and asbestos got added into the "special waste" definition
we had to pay consignment costs, and a lot of local authorities
actually took special skips out of their local sites, because
the cost of the site licence went up from something like £400
or £500 to between £1,500 and £2,000 per site.
We have two sites, so we decided it was the best that we could
make. Some authorities have 20-plus sites and they could not do
that on all their sites because of the sheer costs alone and all
the costs of actually disposing of it. If other itemsfridges,
television setsare included, eventually these sites are
probably going to have to be charged, they are going to have to
go for the higher licence. That also means that their potential
competence needs to go up from level 3, from civic amenity sites,
to a level 4, a special waste transfer establishment. That costs
about £4,000 or £5,000 to get somebody through that
with the qualifications. Obviously a lot of that will have an
outcome on the private sector who will be running the sites on
our behalf. So there are the additional licence costs, the additional
costs of higher training for the staff. Then if you are segregating
waste out, the sites have to be bigger, and you have lots of pressure
to increase recycling levels on a continuing basis, so theoretically
you are looking for any space there is to increase recycling.
So it is even going to affect our recycling levels because we
will have to reduce the areas for recycling and for hazardous
waste opportunities. So there are a lot of small costs, but when
they are added together all over the country you get to quite
247. Has the LGA attempted to work out a global
(Mr Didsbury) I understand it is difficult, because
there is uncertainty about what might or might not be included.
(Mr Fielding) No, because I think one of the main
issues is uncertainty, as I say, about whether or not we will
continue with blanket exemptions from the hazardous waste definition
of household waste. If we do, then the implications from the review
of the Special Waste Regulations probably on their own are fairly
incidental, they are issues mainly to do with additional haulage
costs, I would imagine. The difficulty will be presumably when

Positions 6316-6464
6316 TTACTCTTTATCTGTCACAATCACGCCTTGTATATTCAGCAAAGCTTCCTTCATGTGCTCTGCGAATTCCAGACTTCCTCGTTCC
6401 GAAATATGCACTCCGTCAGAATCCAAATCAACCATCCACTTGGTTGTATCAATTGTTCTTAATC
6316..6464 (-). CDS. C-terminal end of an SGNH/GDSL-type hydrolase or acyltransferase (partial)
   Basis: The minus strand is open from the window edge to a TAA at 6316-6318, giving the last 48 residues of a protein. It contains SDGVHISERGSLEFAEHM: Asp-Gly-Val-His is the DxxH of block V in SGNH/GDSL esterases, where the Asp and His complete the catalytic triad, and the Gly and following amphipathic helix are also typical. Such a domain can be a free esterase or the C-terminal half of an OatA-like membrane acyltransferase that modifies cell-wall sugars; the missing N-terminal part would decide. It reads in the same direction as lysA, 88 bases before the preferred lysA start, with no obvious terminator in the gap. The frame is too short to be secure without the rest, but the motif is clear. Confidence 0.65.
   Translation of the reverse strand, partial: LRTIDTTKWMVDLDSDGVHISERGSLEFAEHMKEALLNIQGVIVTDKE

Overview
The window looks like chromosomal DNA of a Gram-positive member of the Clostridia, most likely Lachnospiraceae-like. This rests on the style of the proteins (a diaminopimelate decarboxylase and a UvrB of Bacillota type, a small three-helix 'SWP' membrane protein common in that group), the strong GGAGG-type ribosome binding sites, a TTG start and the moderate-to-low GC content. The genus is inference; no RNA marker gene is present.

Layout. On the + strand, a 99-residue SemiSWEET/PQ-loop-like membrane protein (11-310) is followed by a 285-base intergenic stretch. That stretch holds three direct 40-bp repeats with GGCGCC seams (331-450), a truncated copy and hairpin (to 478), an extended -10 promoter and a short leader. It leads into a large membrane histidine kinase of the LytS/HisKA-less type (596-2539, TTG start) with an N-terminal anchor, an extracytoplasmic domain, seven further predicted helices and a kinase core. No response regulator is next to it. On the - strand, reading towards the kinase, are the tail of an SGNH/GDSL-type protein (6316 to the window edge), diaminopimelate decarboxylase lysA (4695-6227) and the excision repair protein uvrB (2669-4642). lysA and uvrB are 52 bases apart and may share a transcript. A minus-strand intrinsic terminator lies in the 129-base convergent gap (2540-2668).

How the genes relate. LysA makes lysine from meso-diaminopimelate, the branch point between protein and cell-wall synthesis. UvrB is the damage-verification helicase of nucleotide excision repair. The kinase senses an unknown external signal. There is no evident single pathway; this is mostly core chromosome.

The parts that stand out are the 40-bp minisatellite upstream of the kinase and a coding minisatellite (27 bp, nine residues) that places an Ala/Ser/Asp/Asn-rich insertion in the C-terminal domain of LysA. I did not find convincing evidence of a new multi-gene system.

they are compounded with other issues like the Landfill Directive,
the WEEE Directive, and these things start perhaps to have a multiplying
effect. Also another important point is that a number of local
authorities are trying to do the best we can with hazardous household
waste at t the moment and incurring significant additional costs
beyond our statutory obligations to do sofor instance,
either by offering some form of kerbside collection for hazardous
waste or, in my case, offering a bring-bank (for want of a better
description) at CA sites.
248. What is a "bring-bank"?
(Mr Fielding) It is slightly more than just a dump
or bank. It is a container that has layers in it. Hazardous waste,
or materials that householders believe to be hazardous, is placed
in it and then is regularly inspected by a contractor, a qualified
chemist, to identify what the product is, if they know what the
product is, and then to arrange for it to be sent for onward destruction.
That is at some significant cost, and typical unit rates will
probably be over £1,000 per tonne. This is, compared to the
costs of municipal waste disposal, not just of an order of magnitude
but an order of magnitude on that as well. What we need to be
mindful of and perhaps I am concerned about is the potential perverse
incentive that may come through the review of the regulations
with the other compounding effects such that it becomes easier
and cheaper for local authorities not to go out on a limb and
incur those additional costs because doing so would be prohibitively
expensive. I think we need some way of managing the risks associated
with hazardous household waste to the degree that we can collect
more of it more efficiently rather than what I am fearful of at